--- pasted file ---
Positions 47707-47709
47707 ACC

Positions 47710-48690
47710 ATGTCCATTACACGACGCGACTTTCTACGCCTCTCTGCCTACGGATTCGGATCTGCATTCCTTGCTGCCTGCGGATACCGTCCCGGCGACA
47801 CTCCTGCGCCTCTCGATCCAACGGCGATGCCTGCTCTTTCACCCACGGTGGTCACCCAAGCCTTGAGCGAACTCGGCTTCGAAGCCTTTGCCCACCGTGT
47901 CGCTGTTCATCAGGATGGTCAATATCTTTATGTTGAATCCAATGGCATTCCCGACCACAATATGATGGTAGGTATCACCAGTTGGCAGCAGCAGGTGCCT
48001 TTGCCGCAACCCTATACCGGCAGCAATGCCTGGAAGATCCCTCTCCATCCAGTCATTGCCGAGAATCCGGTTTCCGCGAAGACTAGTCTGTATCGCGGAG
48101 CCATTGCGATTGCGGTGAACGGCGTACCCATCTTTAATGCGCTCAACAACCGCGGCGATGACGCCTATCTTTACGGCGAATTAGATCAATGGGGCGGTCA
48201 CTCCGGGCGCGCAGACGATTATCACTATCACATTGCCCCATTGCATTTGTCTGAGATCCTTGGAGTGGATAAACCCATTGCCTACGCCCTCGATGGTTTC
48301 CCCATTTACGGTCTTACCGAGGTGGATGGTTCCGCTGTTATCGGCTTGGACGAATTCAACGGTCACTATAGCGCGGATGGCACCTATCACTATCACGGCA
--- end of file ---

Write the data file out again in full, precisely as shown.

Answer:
Positions 47707-47709
47707 ACC

Positions 47710-48690
47710 ATGTCCATTACACGACGCGACTTTCTACGCCTCTCTGCCTACGGATTCGGATCTGCATTCCTTGCTGCCTGCGGATACCGTCCCGGCGACA
47801 CTCCTGCGCCTCTCGATCCAACGGCGATGCCTGCTCTTTCACCCACGGTGGTCACCCAAGCCTTGAGCGAACTCGGCTTCGAAGCCTTTGCCCACCGTGT
47901 CGCTGTTCATCAGGATGGTCAATATCTTTATGTTGAATCCAATGGCATTCCCGACCACAATATGATGGTAGGTATCACCAGTTGGCAGCAGCAGGTGCCT
48001 TTGCCGCAACCCTATACCGGCAGCAATGCCTGGAAGATCCCTCTCCATCCAGTCATTGCCGAGAATCCGGTTTCCGCGAAGACTAGTCTGTATCGCGGAG
48101 CCATTGCGATTGCGGTGAACGGCGTACCCATCTTTAATGCGCTCAACAACCGCGGCGATGACGCCTATCTTTACGGCGAATTAGATCAATGGGGCGGTCA
48201 CTCCGGGCGCGCAGACGATTATCACTATCACATTGCCCCATTGCATTTGTCTGAGATCCTTGGAGTGGATAAACCCATTGCCTACGCCCTCGATGGTTTC
48301 CCCATTTACGGTCTTACCGAGGTGGATGGTTCCGCTGTTATCGGCTTGGACGAATTCAACGGTCACTATAGCGCGGATGGCACCTATCACTATCACGGCA